As our map shows, the scale of the problem in Westminster where more than 1,000 people were seen dwarfs the number of rough sleepers across other London boroughs. Camden has the second highest number and around 140 people were seen in Lambeth, Southwark and Tower Hamlets.

Rough sleepers Q1 2015

115 people seen at Heathrow inflate the number for Hillingdon.  14 people were judged by CHAIN to be sleeping along bus routes.  Fewer than 10 rough sleepers were seen in Kingston, Bexley and Havering.

As previously reported by Urbs, Central and Eastern Europeans make up a significant proportion of rough sleepers in London. Figures for the last quarter show that 41% of those seen were British and 36% were from Central and Eastern Europe. Of those, more than half were Romanian and about a quarter were Polish.

Source data

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Heathrow gets the nod to expand, but it’s already Europe’s noisiest airport

© Rowfam | Dreamstime.com - British Airways Plane Landing Over Houses Photo

BA plane landing at Heathrow: © Rowfam | Dreamstime.com

Heathrow is Europe’s noisiest airport, if judged by the numbers of people who are affected by noise pollution. Those on the flight path responded with dismay and anger after the Airport Commission recommended it be allowed to expand by building a third runway.

The Mayor, Boris Johnson, called the decision “catastrophic”. He has been a vocal critic of  Heathrow expansion and championed the building of a new airport in the Thames estuary.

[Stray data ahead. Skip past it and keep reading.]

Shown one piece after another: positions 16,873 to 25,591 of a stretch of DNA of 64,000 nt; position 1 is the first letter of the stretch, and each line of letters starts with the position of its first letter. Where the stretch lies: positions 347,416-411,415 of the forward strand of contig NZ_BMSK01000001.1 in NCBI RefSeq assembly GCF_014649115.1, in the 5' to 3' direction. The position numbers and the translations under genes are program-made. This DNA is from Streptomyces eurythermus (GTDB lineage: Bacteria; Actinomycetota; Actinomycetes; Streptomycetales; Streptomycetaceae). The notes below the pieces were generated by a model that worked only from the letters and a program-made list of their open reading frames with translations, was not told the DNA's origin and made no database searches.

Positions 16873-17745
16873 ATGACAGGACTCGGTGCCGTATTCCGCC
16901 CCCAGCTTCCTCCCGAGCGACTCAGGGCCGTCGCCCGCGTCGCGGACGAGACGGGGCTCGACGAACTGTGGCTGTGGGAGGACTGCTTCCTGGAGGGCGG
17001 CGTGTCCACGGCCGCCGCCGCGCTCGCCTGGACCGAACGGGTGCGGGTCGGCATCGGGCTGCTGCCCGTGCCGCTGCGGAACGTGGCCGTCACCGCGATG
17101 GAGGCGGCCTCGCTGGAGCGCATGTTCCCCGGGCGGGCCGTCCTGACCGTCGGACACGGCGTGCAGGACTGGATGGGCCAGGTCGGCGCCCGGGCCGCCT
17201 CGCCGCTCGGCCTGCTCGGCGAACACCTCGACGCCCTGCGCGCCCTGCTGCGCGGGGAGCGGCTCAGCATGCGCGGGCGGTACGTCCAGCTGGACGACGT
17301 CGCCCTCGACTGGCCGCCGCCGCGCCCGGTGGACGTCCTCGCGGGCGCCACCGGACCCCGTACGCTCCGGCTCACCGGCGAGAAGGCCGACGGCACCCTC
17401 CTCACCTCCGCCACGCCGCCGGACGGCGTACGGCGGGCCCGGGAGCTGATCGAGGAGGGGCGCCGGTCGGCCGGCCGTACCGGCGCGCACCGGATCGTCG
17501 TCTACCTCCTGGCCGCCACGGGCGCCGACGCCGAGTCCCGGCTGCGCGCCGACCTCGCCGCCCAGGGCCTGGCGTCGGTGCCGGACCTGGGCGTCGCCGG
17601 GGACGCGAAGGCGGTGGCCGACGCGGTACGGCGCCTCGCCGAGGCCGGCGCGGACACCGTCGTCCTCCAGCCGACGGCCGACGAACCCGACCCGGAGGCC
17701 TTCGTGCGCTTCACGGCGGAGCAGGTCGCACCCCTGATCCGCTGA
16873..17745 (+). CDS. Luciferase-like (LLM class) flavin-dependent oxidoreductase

In its report today the commission accepts that Heathrow is a worse choice when it comes to noise, saying, “Although an expanded Gatwick would see more people affected by noise than today, its overall noise impacts would still be much less significant than those around Heathrow.”

A plane lands or takes off around every 45 seconds at Heathrow and it accommodates more flights on its two runway than any other equivalent airport.

Data gathered by the European Commission and the CAA shows that nearly three quarters of a million people are disturbed by noise around Heathrow to a level that may be damaging their well-being. That’s more than a quarter of all the people who are impacted by airport noise levels in the whole of Europe.

Airport noise europe

And Heathrow dwarfs any other UK airport it terms of its noise footprint with Gatwick affecting a fraction of the number.

Airport noise uk

The noise level is calculated using a measurement called the Lden level and more than 55 decibels Lden has been determined by the World Health Organisation to have damaging affects on health and well-being. These include stress, sleep problems, and high blood pressure but the WHO says  child development can also be affected.

The Airport Commission says that the development of quieter aircraft will mean the number of people who suffer from the noise will fall by 2030 and suggests what it calls a “noise envelope” for Heathrow that places a cap on the numbers of people who are affected.